Elisabetta Ferrari, Annenberg School for Communication, University of Pennsylvania
It is night time and the sky over central Hong Kong is dark. Thousands of people are gathering in one of Hong Kong’s central areas, in front of the headquarters of the Hong Kong Government. They are holding their cell phones towards the dark sky, illuminating the night with their screen lights. It is September 2014 and protesters are occupying this central square in opposition to the Chinese government’s proposed reforms to Hong Kong’s political system. These images were immediately picked up and circulated by both mainstream media and social network sites. CNN described the image, saying: “Photographed from above, the glowing screens of mobile phones held aloft by the sea of protesters have created an enduring image of the demonstrators’ solidarity” (Hume & Park, 2014). Quartzechoed this sentiment: “It was an image that fascinated the world—a sea of lights coming from thousands of Hong Kong protesters waving their lit up mobile phones in the darkness” (Lih, 2014). The iconic image of protesters raising their phones to the sky survived the demise of the Umbrella Revolution and travelled far away.
When thousands of people, led by student activists, started mobilizing in Hong Kong, footage and images from these pro-democracy protests spread across the world in mainstream media and online. It seemed to many as though the revolts, uprisings, and occupations that shook the Middle East, Europe and United States in 2010-2011 were about to make a forceful come-back – and in such an unlikely place as Hong Kong. The police’s decision to use tear gas on the occupation backfired, as powerful images – of protesters trying to protect themselves with umbrellas (Lee, 2015) –, circulated online. These images gave the movement its name: the Umbrella Movement. And yet, as iconic as the umbrellas became, it was another image – of phones lifted to the sky – that would be taken up by other social movements in very different countries in the following years.
This image first reappeared in Hungary, a month after the Hong Kong protests, when thousands of people mobilized to publicly protest a tax on internet consumption that was proposed by the conservative government. Lit phones were raised in the first demonstration that drew around 10,000 people to the center of Budapest, Hungary’s capital. However, it was the second demonstration in which protesters staged the most impactful version of the iconic image: this photograph captured 100,000 people crossing the Danube River on the massive Elizabeth Bridge in an aerial shot, as they lifted their illuminated phones towards the night. These protests and images of thousands made it clear to the world that there was great public support for the movement, and eventually the government withdrew the tax proposal. To read the full post, click here.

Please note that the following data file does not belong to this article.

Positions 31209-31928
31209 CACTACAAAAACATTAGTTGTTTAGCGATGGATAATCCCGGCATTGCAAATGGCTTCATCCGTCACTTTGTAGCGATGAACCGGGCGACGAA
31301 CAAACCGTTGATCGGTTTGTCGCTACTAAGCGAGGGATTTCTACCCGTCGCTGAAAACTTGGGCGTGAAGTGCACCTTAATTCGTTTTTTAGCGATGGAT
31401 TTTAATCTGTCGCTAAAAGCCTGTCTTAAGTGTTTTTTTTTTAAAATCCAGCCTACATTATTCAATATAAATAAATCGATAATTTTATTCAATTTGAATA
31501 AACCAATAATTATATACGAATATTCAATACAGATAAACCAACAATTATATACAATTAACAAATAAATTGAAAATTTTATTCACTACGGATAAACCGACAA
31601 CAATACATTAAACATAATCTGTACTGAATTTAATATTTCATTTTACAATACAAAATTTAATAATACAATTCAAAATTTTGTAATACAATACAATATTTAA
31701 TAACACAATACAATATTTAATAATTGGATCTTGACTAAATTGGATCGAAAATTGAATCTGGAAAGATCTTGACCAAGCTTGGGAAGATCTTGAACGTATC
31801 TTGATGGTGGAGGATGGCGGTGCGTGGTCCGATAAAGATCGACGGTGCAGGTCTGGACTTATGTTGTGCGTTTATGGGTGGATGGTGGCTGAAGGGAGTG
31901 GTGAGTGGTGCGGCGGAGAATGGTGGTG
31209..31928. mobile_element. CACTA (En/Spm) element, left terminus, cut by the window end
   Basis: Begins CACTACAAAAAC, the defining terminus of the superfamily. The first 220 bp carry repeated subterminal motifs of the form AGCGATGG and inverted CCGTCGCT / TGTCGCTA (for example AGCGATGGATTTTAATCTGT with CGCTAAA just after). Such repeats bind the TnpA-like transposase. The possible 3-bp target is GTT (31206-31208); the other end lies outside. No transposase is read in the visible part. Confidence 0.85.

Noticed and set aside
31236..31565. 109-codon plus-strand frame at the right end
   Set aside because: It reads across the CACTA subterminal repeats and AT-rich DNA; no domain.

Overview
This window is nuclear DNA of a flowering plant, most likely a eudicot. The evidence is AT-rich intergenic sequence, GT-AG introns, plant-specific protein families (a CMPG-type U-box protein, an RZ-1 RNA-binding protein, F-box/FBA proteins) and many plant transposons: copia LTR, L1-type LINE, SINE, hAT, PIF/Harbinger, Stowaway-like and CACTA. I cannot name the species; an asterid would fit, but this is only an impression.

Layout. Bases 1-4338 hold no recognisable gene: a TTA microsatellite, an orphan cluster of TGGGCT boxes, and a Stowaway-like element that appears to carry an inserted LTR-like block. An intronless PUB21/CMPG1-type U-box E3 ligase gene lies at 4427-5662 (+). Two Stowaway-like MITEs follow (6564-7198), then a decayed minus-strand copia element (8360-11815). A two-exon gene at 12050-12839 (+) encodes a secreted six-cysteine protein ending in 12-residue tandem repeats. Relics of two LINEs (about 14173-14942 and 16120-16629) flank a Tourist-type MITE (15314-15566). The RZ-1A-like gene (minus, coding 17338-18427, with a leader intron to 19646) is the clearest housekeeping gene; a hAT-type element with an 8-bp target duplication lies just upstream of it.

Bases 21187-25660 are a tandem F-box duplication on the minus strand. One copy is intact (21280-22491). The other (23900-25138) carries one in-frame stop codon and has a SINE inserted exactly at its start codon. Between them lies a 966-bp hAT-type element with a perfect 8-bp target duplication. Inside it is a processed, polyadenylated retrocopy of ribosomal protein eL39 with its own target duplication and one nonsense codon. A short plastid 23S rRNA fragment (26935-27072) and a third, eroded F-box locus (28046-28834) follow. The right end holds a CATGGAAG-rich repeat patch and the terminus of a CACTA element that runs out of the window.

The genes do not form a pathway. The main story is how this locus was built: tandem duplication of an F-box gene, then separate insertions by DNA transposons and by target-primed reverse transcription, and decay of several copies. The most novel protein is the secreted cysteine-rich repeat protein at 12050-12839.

Even though they were conceptualized and steered by U.S. based organizations, the grassroots campaigns following the Snowden leaks featured an international roster of participants who to varying degrees contributed to the strategy and framings. A great deal of these US-based activists sought out privacy activists from the so called ‘Global South’ to share their experiences with surveillance apparatuses in authoritarian contexts. In turn, groups from Latin America, the Maghreb region, or East Africa saw great benefits in joining U.S.-led, international privacy campaigns.
The importance, especially for groups from those regions to take part in such campaigns should not be understated. For them presenting their case in the transnational arena is an indispensable tool to evoke reactions from authoritarian governments who are generally not responsive to domestic civil society claims. In turn, inviting activists from non-western countries to talk about privacy breaches in their national contexts were used as warning signs against unchecked surveillance in Europe and the U.S. However, these occasional encounters between activists from around the world have not led to the formation of a organized transnational privacy movement.
From the outset, the international privacy activist scene had all the prerequisites for evolving into a transnational movement. For example, many privacy activists see themselves as global citizens and had been heavily inspired by the international protest waves that rocked the world following the global political and financial crises in the late 2000s. They frequently characterized themselves as cosmopolitans caring about the privacy rights of all people not just those from their home country. As an activist described it, the privacy community was a “fairly international bunch of people and so it is natural for them to extend their concerns that way.” But the community’s support for international campaigns was less about their efficacy than about demonstrating transnational solidarity to the outside world. Their symbolic power seemed to transcend their ability to generate tangible legal results. As two activists from Eastern Europe put it, “the idea is that we are all across the globe sharing the same problems.” To read the full post, click here.